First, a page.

- A decongestant such as FLO Rapid Relief to help with a blocked nose or dry up a runny nose. Always follow the instructions when using decongestant sprays and use FLO Rapid Relief for no more than 3 days or it can make things worse.
- A corticosteroid to help reduce inflammation in the nose caused by hayfever or other nasal allergies.
The best approach to managing allergy symptoms will depend on factors such as what triggers the allergy, how severe the symptoms are and may involve a combination of treatments.
Your pharmacist or doctor can recommend what treatment options are be best for you or your child. If you are not sure, ask for advice.
Hayfever (seasonal allergic rhinitis) symptoms may last for weeks or several months, depending on which plant pollen you are allergic to, where you live and even the weather.
Pollen can be difficult to avoid, so if you are allergic to more than one type of pollen or pollen from plants that produce pollen throughout the year, then you may have hayfever symptoms most of the time.
Hayfever season in Australia varies depending on where you live and the type of pollen you are allergic to.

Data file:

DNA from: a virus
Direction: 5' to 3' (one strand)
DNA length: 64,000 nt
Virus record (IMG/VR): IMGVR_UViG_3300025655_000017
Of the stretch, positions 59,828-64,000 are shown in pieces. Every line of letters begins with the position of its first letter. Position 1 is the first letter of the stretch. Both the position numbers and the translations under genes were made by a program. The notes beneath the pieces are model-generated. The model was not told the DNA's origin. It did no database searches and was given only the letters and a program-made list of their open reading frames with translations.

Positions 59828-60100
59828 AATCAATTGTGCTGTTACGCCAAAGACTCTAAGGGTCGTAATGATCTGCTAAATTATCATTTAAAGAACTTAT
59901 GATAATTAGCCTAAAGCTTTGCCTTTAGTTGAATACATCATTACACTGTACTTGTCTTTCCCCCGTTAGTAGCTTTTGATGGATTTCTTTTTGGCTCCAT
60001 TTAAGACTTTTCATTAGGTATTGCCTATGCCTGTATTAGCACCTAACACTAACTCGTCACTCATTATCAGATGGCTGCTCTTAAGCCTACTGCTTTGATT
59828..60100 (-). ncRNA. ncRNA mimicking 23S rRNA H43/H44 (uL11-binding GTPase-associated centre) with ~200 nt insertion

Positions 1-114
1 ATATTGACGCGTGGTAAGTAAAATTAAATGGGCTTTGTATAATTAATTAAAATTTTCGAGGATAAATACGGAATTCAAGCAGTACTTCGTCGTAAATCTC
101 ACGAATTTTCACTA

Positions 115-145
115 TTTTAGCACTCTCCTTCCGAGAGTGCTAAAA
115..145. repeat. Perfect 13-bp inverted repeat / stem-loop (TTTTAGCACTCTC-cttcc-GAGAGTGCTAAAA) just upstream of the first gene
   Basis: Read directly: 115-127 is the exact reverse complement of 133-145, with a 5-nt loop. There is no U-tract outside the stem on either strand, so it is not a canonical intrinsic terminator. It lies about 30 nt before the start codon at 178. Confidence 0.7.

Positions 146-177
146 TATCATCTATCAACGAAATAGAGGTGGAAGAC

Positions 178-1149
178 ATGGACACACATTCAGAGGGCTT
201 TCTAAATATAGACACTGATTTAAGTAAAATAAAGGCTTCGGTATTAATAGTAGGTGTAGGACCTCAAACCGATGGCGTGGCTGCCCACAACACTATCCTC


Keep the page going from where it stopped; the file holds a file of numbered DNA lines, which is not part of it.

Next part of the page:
- For example:
Tree pollen levels are usually high in late winter to early spring1e and grass pollen is around from August.
- Pollen from allergenic grasses in the south of Australia usually peak during October to December, while in warmer northern areas grasses flower from January to March.
An allergy is where a person reacts to substances (allergens)in the environment that are harmless to most other people. The term ‘allergies’ covers a broad range of reactions to various allergens such as dust mites, pets, pollen, insects as well as some foods and medications.
Hayfever (seasonal allergic rhinitis) is the common name for a form of allergic rhinitis and is a specific type of allergic reaction caused by pollen and other seasonal allergens.